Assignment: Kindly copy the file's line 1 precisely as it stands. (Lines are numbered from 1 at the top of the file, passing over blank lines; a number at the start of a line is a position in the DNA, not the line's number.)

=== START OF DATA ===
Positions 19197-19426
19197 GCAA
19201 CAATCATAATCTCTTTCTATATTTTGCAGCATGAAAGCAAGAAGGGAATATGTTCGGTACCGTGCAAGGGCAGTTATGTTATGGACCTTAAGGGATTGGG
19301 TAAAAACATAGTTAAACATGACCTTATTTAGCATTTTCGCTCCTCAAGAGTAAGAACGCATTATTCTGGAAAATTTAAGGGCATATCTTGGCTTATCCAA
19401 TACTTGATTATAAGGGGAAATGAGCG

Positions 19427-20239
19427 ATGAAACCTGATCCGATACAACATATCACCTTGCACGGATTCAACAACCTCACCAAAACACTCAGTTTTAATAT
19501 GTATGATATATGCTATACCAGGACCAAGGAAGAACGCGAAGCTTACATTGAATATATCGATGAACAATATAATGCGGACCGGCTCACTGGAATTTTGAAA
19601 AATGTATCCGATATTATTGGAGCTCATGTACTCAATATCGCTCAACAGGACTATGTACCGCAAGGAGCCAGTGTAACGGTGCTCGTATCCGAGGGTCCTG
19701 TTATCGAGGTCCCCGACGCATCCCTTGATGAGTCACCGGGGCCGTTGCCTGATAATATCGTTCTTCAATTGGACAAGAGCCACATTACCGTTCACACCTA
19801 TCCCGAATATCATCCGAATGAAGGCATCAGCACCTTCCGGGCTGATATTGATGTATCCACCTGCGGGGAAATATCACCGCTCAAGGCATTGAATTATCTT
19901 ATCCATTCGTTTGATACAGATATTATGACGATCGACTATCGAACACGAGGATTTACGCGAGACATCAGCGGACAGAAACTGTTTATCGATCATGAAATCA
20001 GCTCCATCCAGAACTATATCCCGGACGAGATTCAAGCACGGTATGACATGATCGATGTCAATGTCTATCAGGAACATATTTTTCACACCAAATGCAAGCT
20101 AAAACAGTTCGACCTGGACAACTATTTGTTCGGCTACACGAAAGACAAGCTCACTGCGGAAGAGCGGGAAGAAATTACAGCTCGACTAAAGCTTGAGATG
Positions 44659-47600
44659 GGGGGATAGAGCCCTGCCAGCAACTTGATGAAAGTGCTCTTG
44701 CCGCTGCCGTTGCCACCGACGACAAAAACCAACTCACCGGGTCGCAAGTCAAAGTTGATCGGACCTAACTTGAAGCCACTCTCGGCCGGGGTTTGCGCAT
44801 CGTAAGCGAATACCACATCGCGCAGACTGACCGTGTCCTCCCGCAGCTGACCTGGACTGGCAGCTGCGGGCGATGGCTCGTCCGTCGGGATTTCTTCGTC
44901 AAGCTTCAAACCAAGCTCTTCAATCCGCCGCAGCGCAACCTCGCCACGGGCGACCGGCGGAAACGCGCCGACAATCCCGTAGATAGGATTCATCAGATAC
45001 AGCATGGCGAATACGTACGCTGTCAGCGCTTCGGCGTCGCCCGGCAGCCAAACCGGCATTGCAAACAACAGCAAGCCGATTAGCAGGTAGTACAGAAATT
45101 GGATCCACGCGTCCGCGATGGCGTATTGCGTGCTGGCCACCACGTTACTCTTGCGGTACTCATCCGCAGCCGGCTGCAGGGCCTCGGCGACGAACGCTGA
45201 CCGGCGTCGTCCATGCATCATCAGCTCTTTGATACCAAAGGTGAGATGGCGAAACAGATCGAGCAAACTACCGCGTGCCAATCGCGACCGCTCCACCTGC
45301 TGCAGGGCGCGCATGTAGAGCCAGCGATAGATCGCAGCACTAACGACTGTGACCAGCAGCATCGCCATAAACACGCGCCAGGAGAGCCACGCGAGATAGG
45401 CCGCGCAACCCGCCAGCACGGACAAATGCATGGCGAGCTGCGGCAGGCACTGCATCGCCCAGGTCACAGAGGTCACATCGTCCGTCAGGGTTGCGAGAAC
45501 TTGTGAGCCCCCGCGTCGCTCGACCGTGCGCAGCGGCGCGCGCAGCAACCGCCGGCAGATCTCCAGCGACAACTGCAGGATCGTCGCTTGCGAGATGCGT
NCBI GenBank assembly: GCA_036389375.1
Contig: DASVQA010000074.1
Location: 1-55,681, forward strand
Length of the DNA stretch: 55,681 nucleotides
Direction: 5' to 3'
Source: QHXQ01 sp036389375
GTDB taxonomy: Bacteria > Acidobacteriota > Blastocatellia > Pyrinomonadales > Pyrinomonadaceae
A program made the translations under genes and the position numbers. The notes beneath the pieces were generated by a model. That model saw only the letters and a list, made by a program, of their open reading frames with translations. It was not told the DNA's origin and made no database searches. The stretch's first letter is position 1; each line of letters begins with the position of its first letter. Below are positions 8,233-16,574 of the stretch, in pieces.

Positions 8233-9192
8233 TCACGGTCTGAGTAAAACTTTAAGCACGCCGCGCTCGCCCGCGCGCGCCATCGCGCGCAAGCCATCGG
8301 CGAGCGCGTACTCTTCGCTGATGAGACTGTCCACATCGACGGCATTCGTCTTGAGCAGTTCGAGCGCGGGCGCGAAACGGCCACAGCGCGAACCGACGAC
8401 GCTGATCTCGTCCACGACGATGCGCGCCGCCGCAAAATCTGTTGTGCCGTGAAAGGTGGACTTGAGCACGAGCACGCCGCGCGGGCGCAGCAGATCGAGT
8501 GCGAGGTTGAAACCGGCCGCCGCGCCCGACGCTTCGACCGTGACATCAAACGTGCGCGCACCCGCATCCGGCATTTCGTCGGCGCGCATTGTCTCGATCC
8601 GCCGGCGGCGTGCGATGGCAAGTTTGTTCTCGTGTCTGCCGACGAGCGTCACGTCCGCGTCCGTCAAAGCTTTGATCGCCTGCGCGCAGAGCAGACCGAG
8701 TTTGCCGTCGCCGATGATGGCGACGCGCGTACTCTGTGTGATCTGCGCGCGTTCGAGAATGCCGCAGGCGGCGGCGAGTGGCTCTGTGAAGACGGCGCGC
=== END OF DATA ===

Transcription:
Positions 19197-19426